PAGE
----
Quaudiophiliac has a combination of mixes that are either in quad or in full surround, including several tracks that have never been released, as well as some surprises. It was my job to bring them all together into a listening sequence that made it fun.

"Right now I'm using JBL LSR 6328P's monitors and a 6312SP(sub) for both stereo and surround," Dweezil continues. "I really like them; they given me a true response. I have a workstation and I have a mix position station, so the room is being utilized in two ways. You get a different perspective from each station, and then you can also go ahead and make references and listen to them in other rooms. It works well for me to move around the room to hear and feel what kinds of differences there are. In one area you'll make use of the sub, and in another area you don't. It's really helped to hone in on problem areas in certain mixes. I think there's probably a couple of things that the room needs to be looked at in terms of voicing and certain types of frequency build-up in certain areas. For the most part, it's really pretty accurate." Frank Zappa actually only released a small percentage of his recordings. So, there's a lot of raw material for Dweezil to inspect.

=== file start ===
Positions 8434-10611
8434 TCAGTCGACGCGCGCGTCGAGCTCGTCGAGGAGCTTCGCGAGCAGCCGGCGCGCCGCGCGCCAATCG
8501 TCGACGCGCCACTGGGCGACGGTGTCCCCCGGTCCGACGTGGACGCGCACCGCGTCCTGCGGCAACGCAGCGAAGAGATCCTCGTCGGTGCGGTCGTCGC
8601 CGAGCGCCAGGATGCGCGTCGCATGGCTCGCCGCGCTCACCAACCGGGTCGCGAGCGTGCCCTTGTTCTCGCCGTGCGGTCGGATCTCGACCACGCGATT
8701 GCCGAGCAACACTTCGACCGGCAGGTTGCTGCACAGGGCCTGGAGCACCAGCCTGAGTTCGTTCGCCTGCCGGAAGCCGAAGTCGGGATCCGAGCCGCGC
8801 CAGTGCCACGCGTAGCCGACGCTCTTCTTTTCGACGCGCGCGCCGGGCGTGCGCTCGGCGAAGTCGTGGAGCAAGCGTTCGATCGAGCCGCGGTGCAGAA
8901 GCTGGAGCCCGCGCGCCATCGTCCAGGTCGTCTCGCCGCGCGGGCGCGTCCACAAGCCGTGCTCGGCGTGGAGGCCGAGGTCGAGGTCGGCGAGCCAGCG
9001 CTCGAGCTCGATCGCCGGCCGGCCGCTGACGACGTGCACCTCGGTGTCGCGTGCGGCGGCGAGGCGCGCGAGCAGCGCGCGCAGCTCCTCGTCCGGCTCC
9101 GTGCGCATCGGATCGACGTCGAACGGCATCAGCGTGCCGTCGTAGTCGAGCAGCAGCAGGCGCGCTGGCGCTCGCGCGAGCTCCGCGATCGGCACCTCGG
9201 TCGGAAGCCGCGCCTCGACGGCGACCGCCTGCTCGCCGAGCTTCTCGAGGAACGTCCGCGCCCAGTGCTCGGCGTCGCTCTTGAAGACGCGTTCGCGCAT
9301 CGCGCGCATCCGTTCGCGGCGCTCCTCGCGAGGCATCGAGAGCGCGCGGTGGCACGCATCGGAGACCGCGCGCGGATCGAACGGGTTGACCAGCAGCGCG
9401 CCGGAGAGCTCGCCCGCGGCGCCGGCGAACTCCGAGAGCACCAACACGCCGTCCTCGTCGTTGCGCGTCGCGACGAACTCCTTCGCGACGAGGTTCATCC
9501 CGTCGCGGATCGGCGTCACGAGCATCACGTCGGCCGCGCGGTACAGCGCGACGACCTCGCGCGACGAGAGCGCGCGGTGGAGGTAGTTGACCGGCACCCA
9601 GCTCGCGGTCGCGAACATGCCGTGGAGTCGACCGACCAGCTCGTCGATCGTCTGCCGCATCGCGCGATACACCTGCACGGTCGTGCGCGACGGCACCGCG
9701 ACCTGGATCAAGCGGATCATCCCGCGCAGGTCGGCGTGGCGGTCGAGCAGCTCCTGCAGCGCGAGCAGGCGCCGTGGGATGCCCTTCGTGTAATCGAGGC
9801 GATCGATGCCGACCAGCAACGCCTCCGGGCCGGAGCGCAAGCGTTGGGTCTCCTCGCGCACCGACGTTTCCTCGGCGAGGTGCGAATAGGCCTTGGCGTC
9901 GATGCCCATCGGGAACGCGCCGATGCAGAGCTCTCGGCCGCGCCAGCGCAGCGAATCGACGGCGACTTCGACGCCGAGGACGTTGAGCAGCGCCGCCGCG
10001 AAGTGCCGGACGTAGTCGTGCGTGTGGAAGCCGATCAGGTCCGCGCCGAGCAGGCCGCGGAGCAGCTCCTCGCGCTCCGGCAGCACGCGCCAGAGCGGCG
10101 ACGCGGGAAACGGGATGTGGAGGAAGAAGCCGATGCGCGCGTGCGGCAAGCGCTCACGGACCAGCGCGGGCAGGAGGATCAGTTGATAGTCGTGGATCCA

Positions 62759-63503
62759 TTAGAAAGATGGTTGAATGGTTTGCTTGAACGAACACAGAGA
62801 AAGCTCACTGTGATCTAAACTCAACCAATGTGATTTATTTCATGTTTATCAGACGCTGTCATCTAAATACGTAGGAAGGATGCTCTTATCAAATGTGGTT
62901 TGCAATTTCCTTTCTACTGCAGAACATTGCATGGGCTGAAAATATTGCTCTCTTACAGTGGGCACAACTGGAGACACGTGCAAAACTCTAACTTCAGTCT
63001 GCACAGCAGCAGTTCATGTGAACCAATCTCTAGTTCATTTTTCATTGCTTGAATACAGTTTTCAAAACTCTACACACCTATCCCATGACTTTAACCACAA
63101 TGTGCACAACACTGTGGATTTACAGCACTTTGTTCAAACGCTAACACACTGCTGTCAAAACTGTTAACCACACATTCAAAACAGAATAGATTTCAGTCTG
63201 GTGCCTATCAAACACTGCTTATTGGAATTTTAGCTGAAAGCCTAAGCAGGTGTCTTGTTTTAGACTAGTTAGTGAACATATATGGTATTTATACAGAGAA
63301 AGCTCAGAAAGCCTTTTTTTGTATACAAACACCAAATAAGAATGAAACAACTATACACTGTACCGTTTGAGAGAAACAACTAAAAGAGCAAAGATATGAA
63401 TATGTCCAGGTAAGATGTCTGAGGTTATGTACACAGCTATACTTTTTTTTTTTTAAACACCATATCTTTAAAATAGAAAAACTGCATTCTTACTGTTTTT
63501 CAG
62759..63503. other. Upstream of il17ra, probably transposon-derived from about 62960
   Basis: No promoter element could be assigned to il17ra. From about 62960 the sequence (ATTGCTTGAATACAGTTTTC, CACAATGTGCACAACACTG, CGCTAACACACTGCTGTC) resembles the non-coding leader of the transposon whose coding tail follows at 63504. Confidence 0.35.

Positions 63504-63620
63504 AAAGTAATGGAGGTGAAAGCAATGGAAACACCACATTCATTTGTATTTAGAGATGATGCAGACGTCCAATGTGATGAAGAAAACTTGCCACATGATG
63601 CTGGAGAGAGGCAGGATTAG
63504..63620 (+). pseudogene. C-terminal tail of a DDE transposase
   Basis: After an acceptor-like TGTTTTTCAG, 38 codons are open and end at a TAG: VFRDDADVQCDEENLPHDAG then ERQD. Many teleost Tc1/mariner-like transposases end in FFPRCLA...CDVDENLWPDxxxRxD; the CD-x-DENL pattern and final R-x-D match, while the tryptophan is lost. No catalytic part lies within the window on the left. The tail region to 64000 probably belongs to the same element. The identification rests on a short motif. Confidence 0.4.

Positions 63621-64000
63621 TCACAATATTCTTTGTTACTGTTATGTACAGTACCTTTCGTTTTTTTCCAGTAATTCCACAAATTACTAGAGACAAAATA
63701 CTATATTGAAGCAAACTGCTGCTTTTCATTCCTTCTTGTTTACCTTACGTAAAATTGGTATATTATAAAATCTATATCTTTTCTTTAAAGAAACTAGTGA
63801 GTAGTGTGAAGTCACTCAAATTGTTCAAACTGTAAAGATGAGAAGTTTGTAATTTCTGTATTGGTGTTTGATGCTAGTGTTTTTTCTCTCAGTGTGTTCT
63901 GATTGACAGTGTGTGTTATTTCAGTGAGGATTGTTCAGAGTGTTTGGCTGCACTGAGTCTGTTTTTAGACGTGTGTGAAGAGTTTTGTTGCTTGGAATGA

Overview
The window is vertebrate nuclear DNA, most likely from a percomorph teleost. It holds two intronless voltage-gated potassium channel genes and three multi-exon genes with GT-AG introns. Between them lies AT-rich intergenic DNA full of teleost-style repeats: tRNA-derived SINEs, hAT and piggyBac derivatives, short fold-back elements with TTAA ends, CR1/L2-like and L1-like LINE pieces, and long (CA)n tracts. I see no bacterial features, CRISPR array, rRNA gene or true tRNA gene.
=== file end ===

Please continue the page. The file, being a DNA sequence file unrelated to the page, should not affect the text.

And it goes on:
Frank was one of the early pioneers in surround sound. He conducted many experiments and projects exploring multichannel mixing in the early '80s, way before 5.1 and surround sound were household words. He exploited the great short-lived format Quad. The first project Dweezil approached was a live recording of a 1978 Halloween concert recorded at the New York Palladium. Dweezil and engineer Joe Chiccarelli found the master tapes, baked them, and transferred it into Nuendo. They then mixed the tracks for 5.1. This DVD-A, Halloween, is extraordinary and has been critically acclaimed.

The second release was
Quaudiophiliac, also on DVD-Audio. Credited as produced by Frank Zappa and Dweezil Zappa, it includes a bunch of quad mixes that Frank did over the years, starting as early 1970.